However, the role of counterpoint in tonal music has a double and conflicting aspect that is not always clearly understood. The rules of counterpoint apply not only to several voices but also, paradoxically, to simple unaccompanied melodies: the successive notes of a melody are conceived as dissonant or consonant to each other. A tune in C major itself defines the C-major triad, implies its own harmony as it goes along, and must end on one of the notes of its central triad. This is what enables Bach to write music for solo violin or cello, using for long stretches only a single unaccompanied line: the harmony is implicit in the melodic line. Everyone unconsciously imagines some of the notes as lasting, as being valid beyond the moment of sound, and providing the basic harmony. The other notes are heard as dissonances resolving into the basic harmonic movement according to the simple rules of species counterpoint. The subjection of a simple unaccompanied melody to the laws of species counterpoint is one reason why Chopin felt that study starts with counterpoint and only afterward considers harmony.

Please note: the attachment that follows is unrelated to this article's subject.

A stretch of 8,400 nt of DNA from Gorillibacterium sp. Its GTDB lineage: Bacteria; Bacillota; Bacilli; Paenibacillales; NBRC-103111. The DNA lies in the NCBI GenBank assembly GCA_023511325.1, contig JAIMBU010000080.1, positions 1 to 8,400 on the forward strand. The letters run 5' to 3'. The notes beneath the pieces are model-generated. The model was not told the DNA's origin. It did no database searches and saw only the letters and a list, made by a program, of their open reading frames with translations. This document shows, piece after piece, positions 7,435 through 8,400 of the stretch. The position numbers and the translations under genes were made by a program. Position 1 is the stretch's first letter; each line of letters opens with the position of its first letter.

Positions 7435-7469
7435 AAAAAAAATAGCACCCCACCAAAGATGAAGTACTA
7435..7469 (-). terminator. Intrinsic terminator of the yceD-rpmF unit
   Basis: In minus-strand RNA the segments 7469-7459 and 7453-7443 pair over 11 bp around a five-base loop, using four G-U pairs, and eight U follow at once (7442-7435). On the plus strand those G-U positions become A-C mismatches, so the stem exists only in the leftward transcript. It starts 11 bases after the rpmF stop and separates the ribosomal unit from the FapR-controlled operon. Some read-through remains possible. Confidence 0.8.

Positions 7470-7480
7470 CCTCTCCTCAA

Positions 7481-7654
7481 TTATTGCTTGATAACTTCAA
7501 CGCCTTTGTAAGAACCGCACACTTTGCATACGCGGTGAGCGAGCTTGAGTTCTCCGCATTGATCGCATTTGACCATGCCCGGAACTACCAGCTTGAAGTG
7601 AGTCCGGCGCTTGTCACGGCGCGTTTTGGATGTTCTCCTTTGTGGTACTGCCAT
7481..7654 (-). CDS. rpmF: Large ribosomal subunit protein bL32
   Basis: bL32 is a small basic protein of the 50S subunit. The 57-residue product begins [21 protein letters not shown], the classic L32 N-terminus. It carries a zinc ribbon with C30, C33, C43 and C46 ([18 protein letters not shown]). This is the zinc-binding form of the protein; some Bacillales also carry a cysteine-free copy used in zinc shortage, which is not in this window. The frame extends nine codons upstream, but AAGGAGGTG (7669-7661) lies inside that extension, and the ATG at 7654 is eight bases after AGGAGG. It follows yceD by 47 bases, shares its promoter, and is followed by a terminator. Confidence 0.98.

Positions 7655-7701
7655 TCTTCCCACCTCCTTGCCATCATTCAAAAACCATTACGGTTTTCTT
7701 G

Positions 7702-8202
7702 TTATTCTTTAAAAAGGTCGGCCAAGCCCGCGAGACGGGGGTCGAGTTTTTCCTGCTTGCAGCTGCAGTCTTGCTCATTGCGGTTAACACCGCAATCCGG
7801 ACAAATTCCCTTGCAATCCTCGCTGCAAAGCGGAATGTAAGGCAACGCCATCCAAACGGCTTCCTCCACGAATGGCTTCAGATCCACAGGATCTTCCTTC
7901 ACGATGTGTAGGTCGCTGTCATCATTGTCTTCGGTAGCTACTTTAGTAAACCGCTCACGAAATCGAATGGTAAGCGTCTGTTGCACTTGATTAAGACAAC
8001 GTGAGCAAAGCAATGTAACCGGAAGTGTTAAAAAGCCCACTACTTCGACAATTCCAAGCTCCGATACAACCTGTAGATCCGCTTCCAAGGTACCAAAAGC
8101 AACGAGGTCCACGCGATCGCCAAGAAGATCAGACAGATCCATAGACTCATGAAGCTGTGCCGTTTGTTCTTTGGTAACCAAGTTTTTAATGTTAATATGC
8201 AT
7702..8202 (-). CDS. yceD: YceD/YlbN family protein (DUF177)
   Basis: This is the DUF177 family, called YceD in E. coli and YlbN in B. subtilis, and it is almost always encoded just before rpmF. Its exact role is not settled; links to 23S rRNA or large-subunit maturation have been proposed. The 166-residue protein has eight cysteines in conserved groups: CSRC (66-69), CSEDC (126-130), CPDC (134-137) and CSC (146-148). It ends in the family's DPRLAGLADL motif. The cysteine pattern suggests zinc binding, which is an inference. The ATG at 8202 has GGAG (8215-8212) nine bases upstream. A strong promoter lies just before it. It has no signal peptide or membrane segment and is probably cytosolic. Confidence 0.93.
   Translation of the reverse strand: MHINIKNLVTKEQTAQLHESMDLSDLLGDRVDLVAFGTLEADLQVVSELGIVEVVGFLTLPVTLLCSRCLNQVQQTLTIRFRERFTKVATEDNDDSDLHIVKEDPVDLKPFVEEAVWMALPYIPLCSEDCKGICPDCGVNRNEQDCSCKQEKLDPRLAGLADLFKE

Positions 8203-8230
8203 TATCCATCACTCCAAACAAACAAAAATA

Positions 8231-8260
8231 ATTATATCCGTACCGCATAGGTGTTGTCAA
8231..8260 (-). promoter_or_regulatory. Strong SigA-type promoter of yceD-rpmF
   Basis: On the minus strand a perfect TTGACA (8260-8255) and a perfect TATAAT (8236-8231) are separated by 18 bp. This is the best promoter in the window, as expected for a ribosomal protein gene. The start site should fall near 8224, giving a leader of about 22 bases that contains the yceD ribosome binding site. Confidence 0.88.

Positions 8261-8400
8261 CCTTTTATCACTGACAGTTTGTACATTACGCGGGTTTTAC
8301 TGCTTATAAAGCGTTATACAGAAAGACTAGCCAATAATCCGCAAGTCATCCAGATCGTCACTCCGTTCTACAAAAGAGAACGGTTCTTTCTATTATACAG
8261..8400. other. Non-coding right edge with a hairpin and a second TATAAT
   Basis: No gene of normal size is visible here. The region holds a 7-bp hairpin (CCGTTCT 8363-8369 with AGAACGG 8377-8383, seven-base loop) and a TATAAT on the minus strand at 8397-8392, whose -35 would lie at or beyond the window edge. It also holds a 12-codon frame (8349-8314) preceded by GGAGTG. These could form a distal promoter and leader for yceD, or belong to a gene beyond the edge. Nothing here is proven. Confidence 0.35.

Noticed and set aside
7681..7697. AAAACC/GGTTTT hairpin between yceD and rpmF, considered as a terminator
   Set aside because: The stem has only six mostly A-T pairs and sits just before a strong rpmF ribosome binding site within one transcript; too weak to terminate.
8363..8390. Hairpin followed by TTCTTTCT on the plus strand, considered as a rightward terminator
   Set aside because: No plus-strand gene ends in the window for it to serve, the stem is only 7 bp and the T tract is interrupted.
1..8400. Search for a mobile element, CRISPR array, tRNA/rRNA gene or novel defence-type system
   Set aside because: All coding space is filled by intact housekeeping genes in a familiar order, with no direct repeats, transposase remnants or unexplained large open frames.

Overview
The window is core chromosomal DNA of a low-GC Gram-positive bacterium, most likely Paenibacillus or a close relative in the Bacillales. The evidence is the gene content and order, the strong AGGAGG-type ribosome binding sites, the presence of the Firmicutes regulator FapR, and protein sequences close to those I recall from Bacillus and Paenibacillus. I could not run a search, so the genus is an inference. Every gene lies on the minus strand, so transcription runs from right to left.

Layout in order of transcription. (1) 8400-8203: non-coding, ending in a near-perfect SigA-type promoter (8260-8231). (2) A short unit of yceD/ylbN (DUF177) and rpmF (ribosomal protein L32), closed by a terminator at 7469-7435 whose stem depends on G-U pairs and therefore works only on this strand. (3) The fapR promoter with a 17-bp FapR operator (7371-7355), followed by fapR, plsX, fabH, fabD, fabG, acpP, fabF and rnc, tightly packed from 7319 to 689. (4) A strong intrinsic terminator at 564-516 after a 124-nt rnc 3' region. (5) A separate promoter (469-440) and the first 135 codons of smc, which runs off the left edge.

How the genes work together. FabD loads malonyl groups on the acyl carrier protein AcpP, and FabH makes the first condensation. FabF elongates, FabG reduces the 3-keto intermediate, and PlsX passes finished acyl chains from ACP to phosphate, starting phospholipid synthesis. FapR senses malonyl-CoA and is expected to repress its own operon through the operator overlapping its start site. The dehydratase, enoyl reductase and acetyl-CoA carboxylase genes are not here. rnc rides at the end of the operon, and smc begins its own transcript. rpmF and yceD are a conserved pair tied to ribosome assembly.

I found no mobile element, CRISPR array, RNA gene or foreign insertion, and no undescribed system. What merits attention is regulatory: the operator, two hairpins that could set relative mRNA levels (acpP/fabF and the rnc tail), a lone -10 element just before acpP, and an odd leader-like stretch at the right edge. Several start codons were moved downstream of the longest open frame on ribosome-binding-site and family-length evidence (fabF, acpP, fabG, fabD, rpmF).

In classical terms—but not always for Berlioz—counterpoint has priority over harmony because the relations of consonance and dissonance that govern harmony and melody are derived, as we have seen, from counterpoint. The harmony of every phrase of tonal music is therefore determined by more than one factor—overdetermined, in fact, to use a term of psychoanalysis, since each one of these factors alone is conceived as a sufficient determination. These factors are the melody itself, which implies a specific harmonization, and the movement of each independent voice, which must approach and resolve its dissonances with ease and grace. As Chopin said to Delacroix, “each of the parts has its own movement, which, while still according with the others, keeps on with its own melody and follows it perfectly.” Every chord, every note of the harmony, therefore, is the result of conflicting forces: the demands of the melody (the harmony it implies played by itself) and the similar demands of the individual subordinate voices which make up the harmony, all subject to the same conventions.